(CNN)President Joe Biden is carrying out some of Donald Trump’s biggest campaign promises by leaving America’s longest war, targeting economic aid at forgotten Americans and building an infrastructure plan that may actually happen.
The current White House is, of course, a sharp political and behavioral reaction to the previous one. And Biden is never going to finish his predecessor’s border wall, berate allies or set a mob on the US Capitol.
But the 45th and 46th presidents do share an understanding of several key economic and societal forces driving modern life outside Washington. And both, in different ways, shaped their appeal by convincing ordinary Americans who feel left behind that they were committed to working for them.
With his new vow Wednesday to get troops home from Afghanistan and his big legislative proposals that elevate the working class, including a $2 trillion infrastructure bill, Biden is eying achievements his predecessor talked up but failed to accomplish.
Biden, like Trump and President Barack Obama before him, ran for office on a platform of extricating Americans from quagmires, spending the trillions such wars cost here at home and restoring economic fairness.
While the previous two presidents made progress in various ways toward those goals, the current commander-in-chief has put them at the heart of everything he does. Political and outside factors could still frustrate Biden — not least a wafer-thin margin of error in a 50-50 Senate. And the world has a habit of disregarding American presidents and their big foreign policy pronouncements.
But so far, Biden is not being distracted. Indeed he is turning his plans to beat the pandemic into a double purposed quest to lift up everyday Americans — one reason why his $1.9 trillion Covid relief plan was quite popular with Republican voters, if not their representatives. And he and national security adviser Jake Sullivan envisage a foreign policy built around the needs of US workers — Americans First, rather than Trump’s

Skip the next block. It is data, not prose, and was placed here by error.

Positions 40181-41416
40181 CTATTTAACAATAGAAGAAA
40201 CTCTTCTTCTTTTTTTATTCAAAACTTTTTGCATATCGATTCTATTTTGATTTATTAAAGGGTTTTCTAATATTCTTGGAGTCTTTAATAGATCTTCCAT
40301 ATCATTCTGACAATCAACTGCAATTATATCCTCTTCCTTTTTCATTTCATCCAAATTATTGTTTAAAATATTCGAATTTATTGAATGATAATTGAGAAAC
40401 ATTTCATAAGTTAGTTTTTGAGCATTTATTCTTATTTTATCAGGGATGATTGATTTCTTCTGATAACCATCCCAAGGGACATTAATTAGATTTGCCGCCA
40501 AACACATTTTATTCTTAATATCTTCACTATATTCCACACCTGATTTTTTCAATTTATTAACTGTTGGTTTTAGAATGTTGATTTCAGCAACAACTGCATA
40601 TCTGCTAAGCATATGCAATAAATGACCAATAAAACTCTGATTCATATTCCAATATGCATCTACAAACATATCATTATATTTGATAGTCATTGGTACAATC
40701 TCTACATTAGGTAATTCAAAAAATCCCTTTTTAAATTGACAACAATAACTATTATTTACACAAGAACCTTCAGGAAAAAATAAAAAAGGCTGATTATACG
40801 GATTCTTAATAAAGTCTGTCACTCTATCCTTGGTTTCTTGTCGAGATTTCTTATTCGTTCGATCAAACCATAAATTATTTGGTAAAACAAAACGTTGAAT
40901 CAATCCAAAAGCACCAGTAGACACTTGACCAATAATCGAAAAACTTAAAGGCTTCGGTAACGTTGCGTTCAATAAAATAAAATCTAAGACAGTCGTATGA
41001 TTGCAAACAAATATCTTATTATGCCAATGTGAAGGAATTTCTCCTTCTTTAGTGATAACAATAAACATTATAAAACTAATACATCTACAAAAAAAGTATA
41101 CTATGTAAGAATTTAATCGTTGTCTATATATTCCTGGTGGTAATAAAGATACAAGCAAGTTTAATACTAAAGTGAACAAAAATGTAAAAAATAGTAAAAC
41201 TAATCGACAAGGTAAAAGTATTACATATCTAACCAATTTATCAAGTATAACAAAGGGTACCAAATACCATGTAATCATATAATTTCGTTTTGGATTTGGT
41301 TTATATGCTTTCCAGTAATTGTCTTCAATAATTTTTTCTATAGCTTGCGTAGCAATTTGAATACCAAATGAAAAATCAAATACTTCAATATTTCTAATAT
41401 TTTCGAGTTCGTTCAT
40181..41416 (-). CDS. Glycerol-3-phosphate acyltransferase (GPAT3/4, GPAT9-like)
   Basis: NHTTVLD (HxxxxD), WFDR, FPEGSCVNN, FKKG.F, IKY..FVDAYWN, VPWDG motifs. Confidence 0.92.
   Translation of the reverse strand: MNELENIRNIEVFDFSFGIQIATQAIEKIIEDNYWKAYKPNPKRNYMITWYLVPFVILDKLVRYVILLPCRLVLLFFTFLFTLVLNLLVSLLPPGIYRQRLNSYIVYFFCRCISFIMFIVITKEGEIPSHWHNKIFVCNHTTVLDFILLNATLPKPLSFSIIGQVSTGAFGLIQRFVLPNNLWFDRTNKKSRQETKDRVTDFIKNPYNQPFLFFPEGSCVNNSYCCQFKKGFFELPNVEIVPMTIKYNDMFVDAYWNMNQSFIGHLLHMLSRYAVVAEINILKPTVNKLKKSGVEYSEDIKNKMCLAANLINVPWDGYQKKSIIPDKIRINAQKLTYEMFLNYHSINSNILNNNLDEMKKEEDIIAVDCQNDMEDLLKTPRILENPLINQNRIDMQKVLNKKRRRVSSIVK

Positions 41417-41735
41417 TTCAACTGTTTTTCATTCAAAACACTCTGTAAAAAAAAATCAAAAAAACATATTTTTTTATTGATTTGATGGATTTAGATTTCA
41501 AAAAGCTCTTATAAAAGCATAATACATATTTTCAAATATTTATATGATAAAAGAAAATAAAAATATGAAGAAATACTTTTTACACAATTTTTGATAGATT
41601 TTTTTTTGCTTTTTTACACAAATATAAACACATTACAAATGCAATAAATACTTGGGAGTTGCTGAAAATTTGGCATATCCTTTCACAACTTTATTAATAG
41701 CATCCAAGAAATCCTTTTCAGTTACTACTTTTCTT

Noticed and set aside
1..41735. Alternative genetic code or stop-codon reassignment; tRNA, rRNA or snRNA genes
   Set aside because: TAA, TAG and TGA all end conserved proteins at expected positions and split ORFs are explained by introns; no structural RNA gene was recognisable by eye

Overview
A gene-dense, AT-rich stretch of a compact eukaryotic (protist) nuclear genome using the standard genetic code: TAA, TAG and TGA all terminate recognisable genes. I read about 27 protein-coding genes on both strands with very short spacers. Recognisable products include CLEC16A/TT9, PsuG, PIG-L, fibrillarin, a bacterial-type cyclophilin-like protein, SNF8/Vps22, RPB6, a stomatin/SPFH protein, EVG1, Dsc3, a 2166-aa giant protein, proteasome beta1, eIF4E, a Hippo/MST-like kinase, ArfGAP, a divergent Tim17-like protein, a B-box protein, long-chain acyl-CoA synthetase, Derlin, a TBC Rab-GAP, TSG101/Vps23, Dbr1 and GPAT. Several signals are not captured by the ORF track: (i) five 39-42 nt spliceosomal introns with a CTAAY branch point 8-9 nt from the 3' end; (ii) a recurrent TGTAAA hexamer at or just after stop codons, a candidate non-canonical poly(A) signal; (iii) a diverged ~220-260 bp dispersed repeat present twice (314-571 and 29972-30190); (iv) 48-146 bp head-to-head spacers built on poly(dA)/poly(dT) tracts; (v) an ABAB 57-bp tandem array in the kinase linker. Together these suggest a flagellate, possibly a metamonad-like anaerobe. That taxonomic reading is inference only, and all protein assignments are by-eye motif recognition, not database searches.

“America First” philosophy.Biden’s decision to wind down America’s longest war drew ample criticism Wednesday from prominent military figures and hawkish Republicans. South Carolina Sen. Lindsey Graham, for example, said Biden was canceling “an insurance policy” that “would prevent another 9/11.” But the President’s action was largely aligned with public sentiment nearly 20 years after the 9/11 attacks. The White House acknowledged on Wednesday that there was disagreement among some of Biden’s military and national security advisers. Ultimately the President was guided in part by his popular campaign promise to voters that he would end “forever wars.”
Trump made a similar promise, but never followed through. In harsh terms before he ran for the White House, Trump called the war in Afghanistan “a complete waste” on Twitter and voiced his disapproval for “wasted lives” in the conflict. Pledging to halt “endless wars,” Trump often said America ought to “rebuild the US first,” a line that drew applause at his rallies and made many of his working-class supporters believe that he would put their needs first — even though many of his economic policies ultimately ended up favoring the wealthy and big corporations.
Biden never demeaned the lives that were lost in the Iraq and Afghanistan conflicts, but — like Trump — he argued in his own way that those “forever wars” distracted from more pressing issues at home. On the campaign trail in 2020, he often noted with pride that he had argued against Obama’s surge of troops to Afghanistan in favor of a smaller, more nimble footprint focused on counterterrorism, and said he strongly opposed the “nation-building” strategy that the US had adopted in Afghanistan.
Never losing sight of the audience that he needed to win the presidency, he also spoke of shaping a foreign policy that aimed to bolster America’s middle class by sharpening the competitive edge of the US against China and other foreign powers. “Staying entrenched in unwinnable conflicts drains our capacity to lead on other issues that require our attention,” Biden wrote in the March/April 2020 issue of “Foreign Affairs,” “and it prevents us from rebuilding the other instruments of American power.”